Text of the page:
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J Thorac Cardiovasc Surg. 2018 Nov;156(5):1918-1927.e2. doi: 10.1016/j.jtcvs.2018.04.045. Epub 2018 Apr 18.

Goal-directed perfusion to reduce acute kidney injury: A randomized trial.

Author information

1
Department of Cardiothoracic and Vascular Anesthesia and Intensive Care Unit, Istituto di Ricovero e Cura a Carattere Scientifico, Policlinico San Donato, San Donato Milanese, Milan, Italy. Electronic address: cardioanestesia@virgilio.it.
2
Department of Perfusion, Liverpool Heart and Chest Hospital, Liverpool, United Kingdom; Department of Anesthesia, Liverpool Heart and Chest Hospital, Liverpool, United Kingdom.
3
Green Lane Cardiothoracic Unit and Cardiothoracic and Vascular Intensive Care, Auckland City Hospital, Auckland, New Zealand; Department of Anaesthesiology, Faculty of Medical and Health Sciences, University of Auckland, Auckland, New Zealand.
4
Cardiac Research and Perfusion, Cardiac and Thoracic Surgical Unit, Flinders Medical Centre and Flinders University, Adelaide, South Australia, Australia.
5
Department of Anesthesiology, Institute for Cardiovascular Research, VU University Medical Center, Amsterdam, The Netherlands; Department of Cardiothoracic Surgery, Institute for Cardiovascular Research, VU University Medical Center, Amsterdam, The Netherlands.
6
Department of Anaesthesiology, Intensive Care, Palliative Care and Pain Medicine, BG University Hospital Bergmannsheil, Ruhr University, Bochum, Germany; Department of Cardiac and Thoracic Surgery, BG University Hospital Bergmannsheil, Ruhr University, Bochum, Germany.
7
Department of Perfusion, University of Colorado Denver, Aurora, Colo; Department of Anesthesiology, University of Colorado Denver, Aurora, Colo.
8
Heart Centre, University Hospital Ghent, Ghent, Belgium.
9
Department of Cardiothoracic Surgery, University Hospital of South Manchester National Health Service Foundation Trust, Manchester, United Kingdom.
10
Department of Clinical Sciences and Community Health, University of Milan, and IRCCS Policlinico San Donato, Milan, Italy.
11
Department of Cardiothoracic and Vascular Anesthesia and Intensive Care Unit, Istituto di Ricovero e Cura a Carattere Scientifico, Policlinico San Donato, San Donato Milanese, Milan, Italy.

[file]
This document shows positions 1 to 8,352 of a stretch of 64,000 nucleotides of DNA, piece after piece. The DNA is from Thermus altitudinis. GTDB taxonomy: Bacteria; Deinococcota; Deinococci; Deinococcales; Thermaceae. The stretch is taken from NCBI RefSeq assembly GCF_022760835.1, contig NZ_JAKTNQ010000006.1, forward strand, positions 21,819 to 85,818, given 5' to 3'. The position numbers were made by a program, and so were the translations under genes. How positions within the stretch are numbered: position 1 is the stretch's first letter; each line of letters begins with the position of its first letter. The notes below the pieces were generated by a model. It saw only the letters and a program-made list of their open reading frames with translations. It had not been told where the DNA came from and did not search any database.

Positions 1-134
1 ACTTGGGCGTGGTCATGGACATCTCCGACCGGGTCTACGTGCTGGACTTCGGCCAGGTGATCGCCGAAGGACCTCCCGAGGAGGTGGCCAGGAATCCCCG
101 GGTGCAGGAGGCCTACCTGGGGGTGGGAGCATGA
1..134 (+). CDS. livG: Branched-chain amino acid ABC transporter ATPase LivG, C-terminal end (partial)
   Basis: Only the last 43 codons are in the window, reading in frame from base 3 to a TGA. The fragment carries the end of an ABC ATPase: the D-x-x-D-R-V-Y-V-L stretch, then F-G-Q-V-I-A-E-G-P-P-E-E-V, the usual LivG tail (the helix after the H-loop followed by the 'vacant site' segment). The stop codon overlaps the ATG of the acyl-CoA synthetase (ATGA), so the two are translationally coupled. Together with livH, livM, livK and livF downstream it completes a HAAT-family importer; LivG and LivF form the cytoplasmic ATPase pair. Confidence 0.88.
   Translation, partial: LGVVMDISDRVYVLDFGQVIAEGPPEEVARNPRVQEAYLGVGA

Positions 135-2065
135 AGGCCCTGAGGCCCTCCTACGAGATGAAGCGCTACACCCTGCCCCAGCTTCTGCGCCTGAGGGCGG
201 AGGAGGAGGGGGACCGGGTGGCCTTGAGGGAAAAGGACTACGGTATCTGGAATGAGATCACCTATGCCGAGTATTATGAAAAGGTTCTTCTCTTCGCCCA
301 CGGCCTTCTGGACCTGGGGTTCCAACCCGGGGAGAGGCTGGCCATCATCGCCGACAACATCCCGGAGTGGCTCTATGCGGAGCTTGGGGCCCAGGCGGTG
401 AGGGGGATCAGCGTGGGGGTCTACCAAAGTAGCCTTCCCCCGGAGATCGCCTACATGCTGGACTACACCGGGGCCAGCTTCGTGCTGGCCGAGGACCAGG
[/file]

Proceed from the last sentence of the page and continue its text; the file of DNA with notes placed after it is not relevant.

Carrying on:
Abstract

OBJECTIVE:

To determine whether a goal-directed perfusion (GDP) strategy aimed at maintaining oxygen delivery (DO2) at ≥280 mL·min-1·m-2 reduces the incidence of acute kidney injury (AKI).

METHODS:

This multicenter randomized trial enrolled a total of 350 patients undergoing cardiac surgery in 9 institutions. Patients were randomized to receive either GDP or conventional perfusion. A total of 326 patients completed the study and were analyzed. Patients in the treatment arm were treated with a GDP strategy during cardiopulmonary bypass (CPB) aimed to maintain DO2 at ≥280 mL·min-1·m-2. The perfusion strategy for patients in the control arm was factored on body surface area and temperature. The primary endpoint was the rate of AKI. Secondary endpoints were intensive care unit length of stay, major morbidity, red blood cell transfusions, and operative mortality.

RESULTS:

Acute Kidney Injury Network (AKIN) stage 1 was reduced in patients treated with GDP (relative risk [RR], 0.45; 95% confidence interval [CI], 0.25-0.83; P = .01). AKIN stage 2-3 did not differ between the 2 study arms (RR, 1.66; 95% CI, 0.46-6.0; P = .528). There were no significant differences in secondary outcomes. In a prespecified analysis of patients with a CPB time between 1 and 3 hours, the differences in favor of the treatment arm were more pronounced, with an RR for AKI of 0.49 (95% CI, 0.27-0.89; P = .017).

CONCLUSIONS:

A GDP strategy is effective in reducing AKIN stage 1 AKI. Further studies are needed to define perfusion interventions that may reduce more severe levels of renal injury (AKIN stage 2 or 3).

KEYWORDS:

acute kidney injury; cardiac surgery; cardiopulmonary bypass; oxygen delivery

PMID:
29778331
DOI:
10.1016/j.jtcvs.2018.04.045
[Indexed for MEDLINE]

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